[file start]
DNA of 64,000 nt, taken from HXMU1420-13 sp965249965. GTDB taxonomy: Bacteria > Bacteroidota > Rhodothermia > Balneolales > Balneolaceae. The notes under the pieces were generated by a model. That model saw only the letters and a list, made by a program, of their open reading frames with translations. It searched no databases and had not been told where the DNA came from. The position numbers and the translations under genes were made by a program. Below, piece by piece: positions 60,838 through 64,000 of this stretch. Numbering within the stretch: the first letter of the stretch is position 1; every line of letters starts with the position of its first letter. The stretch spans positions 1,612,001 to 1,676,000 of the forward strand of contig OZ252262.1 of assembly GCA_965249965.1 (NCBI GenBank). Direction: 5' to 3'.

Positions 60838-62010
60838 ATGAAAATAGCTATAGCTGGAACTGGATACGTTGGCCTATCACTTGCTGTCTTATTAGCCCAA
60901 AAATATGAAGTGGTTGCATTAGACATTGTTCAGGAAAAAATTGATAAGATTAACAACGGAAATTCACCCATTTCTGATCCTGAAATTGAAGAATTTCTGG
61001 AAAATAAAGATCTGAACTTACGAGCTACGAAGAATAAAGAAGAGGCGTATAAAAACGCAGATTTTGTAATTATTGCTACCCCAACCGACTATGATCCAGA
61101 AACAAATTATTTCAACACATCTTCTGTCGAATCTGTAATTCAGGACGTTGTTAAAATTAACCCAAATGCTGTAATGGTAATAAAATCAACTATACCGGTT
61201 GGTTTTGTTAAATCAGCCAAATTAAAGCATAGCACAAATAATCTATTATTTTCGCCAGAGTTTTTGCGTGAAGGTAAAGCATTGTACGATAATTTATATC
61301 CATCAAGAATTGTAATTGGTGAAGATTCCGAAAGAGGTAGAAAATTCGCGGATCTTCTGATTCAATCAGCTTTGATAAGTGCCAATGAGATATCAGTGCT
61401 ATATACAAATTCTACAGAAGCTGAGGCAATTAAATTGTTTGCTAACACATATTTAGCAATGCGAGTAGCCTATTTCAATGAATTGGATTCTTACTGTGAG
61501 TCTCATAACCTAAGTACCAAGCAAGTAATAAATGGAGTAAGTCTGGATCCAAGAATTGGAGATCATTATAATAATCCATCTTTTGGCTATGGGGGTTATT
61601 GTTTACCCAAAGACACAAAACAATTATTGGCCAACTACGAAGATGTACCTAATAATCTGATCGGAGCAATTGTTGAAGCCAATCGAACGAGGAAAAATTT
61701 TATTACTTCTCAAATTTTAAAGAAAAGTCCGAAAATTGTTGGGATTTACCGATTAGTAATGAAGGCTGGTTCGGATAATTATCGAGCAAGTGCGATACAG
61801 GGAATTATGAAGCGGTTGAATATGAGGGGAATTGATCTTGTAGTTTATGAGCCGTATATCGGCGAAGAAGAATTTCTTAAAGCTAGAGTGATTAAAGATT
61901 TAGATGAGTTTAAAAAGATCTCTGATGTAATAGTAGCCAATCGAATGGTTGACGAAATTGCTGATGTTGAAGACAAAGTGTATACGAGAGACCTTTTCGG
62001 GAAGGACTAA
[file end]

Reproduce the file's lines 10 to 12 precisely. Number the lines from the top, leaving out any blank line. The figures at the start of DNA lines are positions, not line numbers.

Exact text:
61501 TCTCATAACCTAAGTACCAAGCAAGTAATAAATGGAGTAAGTCTGGATCCAAGAATTGGAGATCATTATAATAATCCATCTTTTGGCTATGGGGGTTATT
61601 GTTTACCCAAAGACACAAAACAATTATTGGCCAACTACGAAGATGTACCTAATAATCTGATCGGAGCAATTGTTGAAGCCAATCGAACGAGGAAAAATTT
61701 TATTACTTCTCAAATTTTAAAGAAAAGTCCGAAAATTGTTGGGATTTACCGATTAGTAATGAAGGCTGGTTCGGATAATTATCGAGCAAGTGCGATACAG